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Everyone knows that eating too many sweets is bad for our teeth, but could giving candy to children lead to delinquency later in life? A new study, to be published in next month's British Journal of Psychiatry, claims that, indeed, it can.The Cardiff University study used data on nearly 17,500 children born in 1970. They found that, among this group, 69 percent of those who had since been convicted of violent crimes reported eating candy or chocolate nearly everyday as a child.
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The candy itself, researchers believe, is actually innocent. There are no special properties of sugar or chocolate that lead people to delinquency. Rather, it is the use of candy as a bartering tool that causes problems.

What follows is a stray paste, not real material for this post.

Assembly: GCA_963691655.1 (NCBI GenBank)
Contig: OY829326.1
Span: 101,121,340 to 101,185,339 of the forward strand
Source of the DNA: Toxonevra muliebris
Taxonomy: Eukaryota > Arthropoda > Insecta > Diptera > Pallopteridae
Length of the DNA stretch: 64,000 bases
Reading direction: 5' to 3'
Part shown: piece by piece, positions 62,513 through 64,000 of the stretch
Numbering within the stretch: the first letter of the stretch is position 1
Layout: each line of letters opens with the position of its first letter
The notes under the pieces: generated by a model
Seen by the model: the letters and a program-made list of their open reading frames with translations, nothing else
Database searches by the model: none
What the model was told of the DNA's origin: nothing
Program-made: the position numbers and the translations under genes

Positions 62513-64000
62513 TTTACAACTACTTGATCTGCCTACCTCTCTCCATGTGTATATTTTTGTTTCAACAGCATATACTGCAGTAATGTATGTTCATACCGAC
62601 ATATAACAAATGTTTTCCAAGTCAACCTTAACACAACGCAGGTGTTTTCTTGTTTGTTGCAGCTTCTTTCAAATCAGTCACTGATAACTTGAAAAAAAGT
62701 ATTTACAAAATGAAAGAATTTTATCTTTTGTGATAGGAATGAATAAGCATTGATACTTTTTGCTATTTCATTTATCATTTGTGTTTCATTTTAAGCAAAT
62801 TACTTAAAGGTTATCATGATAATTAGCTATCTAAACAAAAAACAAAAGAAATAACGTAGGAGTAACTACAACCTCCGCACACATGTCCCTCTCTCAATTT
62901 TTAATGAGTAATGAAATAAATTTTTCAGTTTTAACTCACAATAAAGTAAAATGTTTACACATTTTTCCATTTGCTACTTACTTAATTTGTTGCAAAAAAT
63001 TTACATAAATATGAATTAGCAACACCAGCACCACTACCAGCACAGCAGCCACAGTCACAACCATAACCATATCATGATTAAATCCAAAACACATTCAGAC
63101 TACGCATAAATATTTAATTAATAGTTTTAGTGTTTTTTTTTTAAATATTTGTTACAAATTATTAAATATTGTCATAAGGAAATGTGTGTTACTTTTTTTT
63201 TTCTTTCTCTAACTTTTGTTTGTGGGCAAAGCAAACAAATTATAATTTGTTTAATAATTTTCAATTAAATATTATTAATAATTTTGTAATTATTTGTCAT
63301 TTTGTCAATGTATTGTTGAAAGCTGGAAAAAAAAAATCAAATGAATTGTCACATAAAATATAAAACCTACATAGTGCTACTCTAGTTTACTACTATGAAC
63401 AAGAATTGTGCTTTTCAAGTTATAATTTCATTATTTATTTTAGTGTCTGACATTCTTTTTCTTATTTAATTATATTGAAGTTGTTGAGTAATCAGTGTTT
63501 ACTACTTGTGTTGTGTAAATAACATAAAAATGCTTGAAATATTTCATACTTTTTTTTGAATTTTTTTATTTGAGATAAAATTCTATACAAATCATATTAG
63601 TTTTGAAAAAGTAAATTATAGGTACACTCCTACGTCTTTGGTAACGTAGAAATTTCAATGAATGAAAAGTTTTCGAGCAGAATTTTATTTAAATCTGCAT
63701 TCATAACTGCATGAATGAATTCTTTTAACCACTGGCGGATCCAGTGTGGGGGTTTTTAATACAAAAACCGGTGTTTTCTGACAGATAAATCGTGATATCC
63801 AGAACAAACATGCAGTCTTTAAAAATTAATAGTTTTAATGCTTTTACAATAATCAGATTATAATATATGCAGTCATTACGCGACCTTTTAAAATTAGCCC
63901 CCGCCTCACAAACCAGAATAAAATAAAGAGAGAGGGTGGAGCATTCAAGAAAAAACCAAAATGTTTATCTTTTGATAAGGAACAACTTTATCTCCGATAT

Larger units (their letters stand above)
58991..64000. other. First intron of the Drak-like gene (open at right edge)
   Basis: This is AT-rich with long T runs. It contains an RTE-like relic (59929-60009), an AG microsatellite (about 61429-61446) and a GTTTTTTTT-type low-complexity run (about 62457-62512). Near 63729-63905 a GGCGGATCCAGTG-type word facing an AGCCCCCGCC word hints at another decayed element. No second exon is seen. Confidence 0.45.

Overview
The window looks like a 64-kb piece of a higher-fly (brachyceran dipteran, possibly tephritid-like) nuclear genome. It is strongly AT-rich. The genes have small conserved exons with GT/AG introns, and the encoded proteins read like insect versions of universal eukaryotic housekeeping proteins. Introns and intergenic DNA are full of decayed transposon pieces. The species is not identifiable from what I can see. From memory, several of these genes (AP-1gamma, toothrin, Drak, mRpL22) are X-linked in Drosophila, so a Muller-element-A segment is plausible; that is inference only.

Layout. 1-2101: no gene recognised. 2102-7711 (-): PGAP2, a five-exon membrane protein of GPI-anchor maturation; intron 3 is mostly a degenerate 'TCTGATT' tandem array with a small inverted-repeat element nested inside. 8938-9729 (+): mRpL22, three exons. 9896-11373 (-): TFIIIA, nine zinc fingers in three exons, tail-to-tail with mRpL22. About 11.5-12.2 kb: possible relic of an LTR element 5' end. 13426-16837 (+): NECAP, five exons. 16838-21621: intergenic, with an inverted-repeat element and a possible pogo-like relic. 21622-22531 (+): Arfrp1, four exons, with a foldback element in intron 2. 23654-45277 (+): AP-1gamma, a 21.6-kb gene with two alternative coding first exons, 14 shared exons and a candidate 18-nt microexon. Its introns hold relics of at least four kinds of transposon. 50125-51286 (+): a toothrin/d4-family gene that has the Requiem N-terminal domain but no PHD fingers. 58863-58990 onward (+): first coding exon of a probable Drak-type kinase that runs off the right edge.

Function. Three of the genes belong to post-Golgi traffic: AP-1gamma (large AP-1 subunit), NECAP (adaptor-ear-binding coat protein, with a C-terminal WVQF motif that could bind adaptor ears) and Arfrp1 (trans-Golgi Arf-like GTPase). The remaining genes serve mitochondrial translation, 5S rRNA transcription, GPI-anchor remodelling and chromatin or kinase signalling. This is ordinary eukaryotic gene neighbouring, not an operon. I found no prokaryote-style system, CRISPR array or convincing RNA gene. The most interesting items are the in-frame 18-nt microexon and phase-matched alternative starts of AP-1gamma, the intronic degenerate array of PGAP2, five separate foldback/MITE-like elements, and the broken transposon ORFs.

Using candy as a reward for good behavior is risky because not all children learn patience from the practice. Instead, these children become more impulsive. Dr. Simon Moore, who led the study, explained that "we have to interpret this with other research which shows that children who are aggressive are risk-takers and much more impulsive."
Therefore, the equation is: Behavioral Rewards = More Impulsive Adults = Violent and Aggressive Tendencies. This time, at least, the candy is not to blame.
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